The National Governors Association Center for Best Practices (NGA Center) this week announced that subcontracts have been offered to 34 states and territories by RTI International to participate in an effort to address privacy issues associated with the proposed creation of a National Health Information Network. The NGA Center is a partner with RTI International on the overall project that examines business policies and state laws related to the privacy and security of health information.
The states and territories will form the Health Information Security and Privacy Collaboration (HISPC), a component of the U.S. Department of Health and Human Services' strategy whose aim is to allow electronic health records to be shared among health care professionals nationwide.
"The current fragmented health care system is broken and unsustainable, and governors recognize that health information technology offers the promise for improving the system," said NGA Chairman Arkansas Gov. Mike Huckabee. "The eventual use of health information technology will go a long way in making the system more efficient and effective for all."
States with executed subcontracts to date are: Alaska, Arkansas, Colorado, Illinois, Indiana, Iowa, Kentucky, Maine, Massachusetts, Michigan, Minnesota, Mississippi, New York, North Carolina, Ohio, Oklahoma, Rhode Island, Utah, Washington, West Virginia, Wisconsin and Wyoming.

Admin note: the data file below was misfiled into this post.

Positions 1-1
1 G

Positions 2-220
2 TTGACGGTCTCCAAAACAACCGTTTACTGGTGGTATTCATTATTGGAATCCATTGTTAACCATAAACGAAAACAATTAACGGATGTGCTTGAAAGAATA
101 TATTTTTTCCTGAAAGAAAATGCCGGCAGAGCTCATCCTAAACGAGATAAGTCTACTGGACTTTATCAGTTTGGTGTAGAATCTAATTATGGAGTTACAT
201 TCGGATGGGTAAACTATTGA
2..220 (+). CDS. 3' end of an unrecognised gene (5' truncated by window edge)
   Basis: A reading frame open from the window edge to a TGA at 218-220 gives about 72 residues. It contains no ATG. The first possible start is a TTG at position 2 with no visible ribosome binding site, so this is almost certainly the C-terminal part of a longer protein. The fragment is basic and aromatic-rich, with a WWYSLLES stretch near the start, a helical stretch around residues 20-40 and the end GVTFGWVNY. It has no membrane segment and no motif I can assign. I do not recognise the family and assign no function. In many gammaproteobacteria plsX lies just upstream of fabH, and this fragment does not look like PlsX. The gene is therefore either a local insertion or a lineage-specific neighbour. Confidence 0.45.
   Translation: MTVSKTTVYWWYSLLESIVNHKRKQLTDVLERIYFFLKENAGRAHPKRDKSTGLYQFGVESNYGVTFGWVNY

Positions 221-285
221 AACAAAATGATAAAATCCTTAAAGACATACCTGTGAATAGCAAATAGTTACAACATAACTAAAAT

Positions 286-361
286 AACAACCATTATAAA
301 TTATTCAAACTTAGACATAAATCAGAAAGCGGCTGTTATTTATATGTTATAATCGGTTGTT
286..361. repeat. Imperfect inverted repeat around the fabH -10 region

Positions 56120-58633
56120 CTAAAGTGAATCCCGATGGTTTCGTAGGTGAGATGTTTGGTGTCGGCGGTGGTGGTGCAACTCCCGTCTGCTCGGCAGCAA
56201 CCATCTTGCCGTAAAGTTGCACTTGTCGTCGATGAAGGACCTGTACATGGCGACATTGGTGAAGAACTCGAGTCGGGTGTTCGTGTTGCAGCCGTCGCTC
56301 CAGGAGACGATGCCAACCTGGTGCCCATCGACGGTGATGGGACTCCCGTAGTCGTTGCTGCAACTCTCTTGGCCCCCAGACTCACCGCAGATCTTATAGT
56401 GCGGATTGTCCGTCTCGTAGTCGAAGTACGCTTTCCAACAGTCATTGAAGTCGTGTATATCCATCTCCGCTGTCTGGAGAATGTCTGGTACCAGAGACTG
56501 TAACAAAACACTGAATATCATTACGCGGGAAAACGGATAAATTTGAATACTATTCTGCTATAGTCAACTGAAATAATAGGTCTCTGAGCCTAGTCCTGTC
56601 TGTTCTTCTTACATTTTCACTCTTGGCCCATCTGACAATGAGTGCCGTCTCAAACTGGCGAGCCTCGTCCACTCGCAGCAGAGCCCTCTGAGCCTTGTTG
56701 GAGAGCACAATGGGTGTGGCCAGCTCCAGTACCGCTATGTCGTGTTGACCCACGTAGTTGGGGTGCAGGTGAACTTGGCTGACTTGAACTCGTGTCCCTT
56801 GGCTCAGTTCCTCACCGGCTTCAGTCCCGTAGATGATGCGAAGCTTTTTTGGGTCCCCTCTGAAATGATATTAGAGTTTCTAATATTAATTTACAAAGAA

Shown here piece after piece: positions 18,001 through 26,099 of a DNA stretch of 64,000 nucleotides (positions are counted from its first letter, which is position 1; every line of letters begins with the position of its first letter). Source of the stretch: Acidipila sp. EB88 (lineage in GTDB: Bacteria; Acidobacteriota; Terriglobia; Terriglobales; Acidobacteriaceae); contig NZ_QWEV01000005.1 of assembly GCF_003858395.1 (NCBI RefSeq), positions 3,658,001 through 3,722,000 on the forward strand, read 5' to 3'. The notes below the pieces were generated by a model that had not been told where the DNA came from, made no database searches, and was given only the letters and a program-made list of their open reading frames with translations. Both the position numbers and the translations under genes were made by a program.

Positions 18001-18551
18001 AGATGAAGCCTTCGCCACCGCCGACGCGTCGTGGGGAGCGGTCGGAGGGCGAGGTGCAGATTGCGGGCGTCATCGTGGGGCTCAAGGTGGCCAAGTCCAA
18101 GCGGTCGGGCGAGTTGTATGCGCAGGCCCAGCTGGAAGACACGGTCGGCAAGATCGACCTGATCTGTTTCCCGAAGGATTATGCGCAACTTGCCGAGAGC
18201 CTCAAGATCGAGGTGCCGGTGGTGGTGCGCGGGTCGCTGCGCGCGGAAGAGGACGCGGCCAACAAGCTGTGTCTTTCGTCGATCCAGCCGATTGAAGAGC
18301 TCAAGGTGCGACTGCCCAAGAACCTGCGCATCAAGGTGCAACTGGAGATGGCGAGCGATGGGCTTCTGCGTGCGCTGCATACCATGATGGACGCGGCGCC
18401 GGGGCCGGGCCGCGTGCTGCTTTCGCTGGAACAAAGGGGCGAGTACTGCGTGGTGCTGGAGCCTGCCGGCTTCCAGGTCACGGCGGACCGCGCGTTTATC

Awards for the 34 subcontracts range from $250,000 to $350,000 and will require each state to bring together a broad range of stakeholders from their respective regions to develop consensus-based solutions to the barriers to health information exchange.
"The information learned from the state-led projects will be critical to developing an interoperable national health information network," said NGA Center Chair and Association Vice Chair Arizona Gov. Janet Napolitano. "A nationwide network will allow consumers to make informed choices by providing them secure access to their health care information."
States selected to participate will be asked to complete by fall 2006 assessments of privacy and security policies, regulations, and business practices that might affect their ability to connect to the national health information network, according to RTI. In March 2007, representatives from each region will discuss implementation plans that allow electronic sharing of health information across states and territories.